Even though the scramble didn’t seem too bad, there were a couple of spots with loose dirt and exposed tree roots by a dropoff that made me wonder how much longer it would be before the tree or the ledge would collapse.

At the bottom of the scramble, someone had set up a rope to help get down and up the slippery wet dropoff, which I’m sure wouldn’t be fore everyone (I decided against doing it).

All told, we spent roughly 45 minutes away from the car, but there were other trails that I considered to extend a visit here if not for a record heat wave that cut short any longer hikes that I wanted to do during our late June 2021 trip.

Additional Options for Extending A Visit

One of the things I considered (even though the permit system wasn’t designed for it) was to have my wife drop me off at the Quartz Creek Trailhead and then park at the Lower Lewis River Falls Day Use Parking Lot.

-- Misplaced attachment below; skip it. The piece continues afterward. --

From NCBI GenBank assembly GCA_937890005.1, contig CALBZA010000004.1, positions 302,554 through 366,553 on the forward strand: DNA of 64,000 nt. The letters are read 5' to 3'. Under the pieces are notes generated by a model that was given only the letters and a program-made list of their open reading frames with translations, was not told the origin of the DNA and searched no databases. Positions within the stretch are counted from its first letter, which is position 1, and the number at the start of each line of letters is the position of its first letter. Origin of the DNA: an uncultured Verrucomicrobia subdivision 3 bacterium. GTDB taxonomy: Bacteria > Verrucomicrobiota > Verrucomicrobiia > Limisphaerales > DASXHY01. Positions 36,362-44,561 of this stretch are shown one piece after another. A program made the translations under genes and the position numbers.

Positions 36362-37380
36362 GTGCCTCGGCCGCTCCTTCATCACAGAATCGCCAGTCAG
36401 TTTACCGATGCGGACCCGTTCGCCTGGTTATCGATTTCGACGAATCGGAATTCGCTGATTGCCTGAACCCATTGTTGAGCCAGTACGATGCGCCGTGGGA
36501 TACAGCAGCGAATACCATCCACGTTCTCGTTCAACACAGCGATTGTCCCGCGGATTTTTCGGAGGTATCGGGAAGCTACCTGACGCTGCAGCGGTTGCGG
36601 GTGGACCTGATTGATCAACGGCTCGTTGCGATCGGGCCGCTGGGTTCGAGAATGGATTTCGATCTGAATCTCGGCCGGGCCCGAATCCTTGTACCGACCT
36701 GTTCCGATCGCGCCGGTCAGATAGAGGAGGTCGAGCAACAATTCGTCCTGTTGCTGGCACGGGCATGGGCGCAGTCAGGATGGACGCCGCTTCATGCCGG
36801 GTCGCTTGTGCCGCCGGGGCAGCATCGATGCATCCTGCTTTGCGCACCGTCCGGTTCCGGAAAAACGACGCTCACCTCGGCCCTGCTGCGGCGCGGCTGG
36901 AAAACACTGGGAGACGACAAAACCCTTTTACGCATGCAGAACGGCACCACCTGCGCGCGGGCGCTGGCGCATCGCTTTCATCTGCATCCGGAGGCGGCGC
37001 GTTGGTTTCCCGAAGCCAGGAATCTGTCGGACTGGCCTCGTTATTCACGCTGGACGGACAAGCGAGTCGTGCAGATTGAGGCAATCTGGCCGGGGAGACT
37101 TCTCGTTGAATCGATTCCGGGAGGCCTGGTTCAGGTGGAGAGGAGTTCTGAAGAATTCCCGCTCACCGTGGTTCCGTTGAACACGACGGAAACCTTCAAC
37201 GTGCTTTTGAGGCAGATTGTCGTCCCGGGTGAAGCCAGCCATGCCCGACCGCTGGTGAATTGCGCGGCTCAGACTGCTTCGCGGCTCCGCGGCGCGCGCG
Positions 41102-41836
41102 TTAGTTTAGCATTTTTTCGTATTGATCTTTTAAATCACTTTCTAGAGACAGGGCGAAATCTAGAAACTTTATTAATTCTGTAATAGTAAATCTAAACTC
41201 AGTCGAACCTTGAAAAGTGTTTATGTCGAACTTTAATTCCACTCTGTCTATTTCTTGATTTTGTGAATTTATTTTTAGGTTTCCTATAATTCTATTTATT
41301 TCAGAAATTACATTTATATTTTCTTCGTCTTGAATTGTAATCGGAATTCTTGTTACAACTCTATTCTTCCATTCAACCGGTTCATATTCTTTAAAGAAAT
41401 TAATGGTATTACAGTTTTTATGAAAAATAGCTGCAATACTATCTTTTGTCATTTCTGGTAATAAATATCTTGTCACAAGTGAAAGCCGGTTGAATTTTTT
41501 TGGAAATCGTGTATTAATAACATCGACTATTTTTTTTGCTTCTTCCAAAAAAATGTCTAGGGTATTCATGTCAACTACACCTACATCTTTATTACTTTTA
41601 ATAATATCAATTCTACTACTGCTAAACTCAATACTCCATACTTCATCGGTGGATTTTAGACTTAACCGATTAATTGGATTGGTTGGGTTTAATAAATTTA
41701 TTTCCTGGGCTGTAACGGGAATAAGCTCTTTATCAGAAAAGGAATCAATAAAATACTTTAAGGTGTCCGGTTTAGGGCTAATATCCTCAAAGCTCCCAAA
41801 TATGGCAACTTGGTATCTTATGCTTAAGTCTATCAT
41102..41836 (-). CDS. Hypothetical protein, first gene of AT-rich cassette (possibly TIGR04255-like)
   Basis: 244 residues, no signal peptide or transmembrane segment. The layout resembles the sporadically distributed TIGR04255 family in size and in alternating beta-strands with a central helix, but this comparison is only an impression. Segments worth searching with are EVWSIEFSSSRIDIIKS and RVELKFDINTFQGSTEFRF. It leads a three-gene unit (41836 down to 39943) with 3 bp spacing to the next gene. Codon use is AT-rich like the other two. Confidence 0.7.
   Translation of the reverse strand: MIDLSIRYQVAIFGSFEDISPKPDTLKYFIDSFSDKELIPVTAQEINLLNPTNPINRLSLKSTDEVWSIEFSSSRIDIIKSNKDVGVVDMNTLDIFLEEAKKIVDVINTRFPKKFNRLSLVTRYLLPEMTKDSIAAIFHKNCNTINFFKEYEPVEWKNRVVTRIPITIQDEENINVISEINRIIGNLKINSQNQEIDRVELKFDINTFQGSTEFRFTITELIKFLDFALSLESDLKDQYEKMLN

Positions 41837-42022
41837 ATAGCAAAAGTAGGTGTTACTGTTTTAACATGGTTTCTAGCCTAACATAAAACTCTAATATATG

Quartz_Creek_Trailhead_003_06242021 - For a moment, I contemplated hiking from the Quartz Creek Trailhead (shown here) and then hiking down to the Lower Lewis River Falls, but an unprecedented heat wave during our late June 2021 visit nixed those intentions
For a moment, I contemplated hiking from the Quartz Creek Trailhead (shown here) and then hiking down to the Lower Lewis River Falls, but an unprecedented heat wave during our late June 2021 visit nixed those intentions

That would have allowed me to hike along the Lewis River Trail for roughly 3 miles way-one taking in other waterfalls along the way.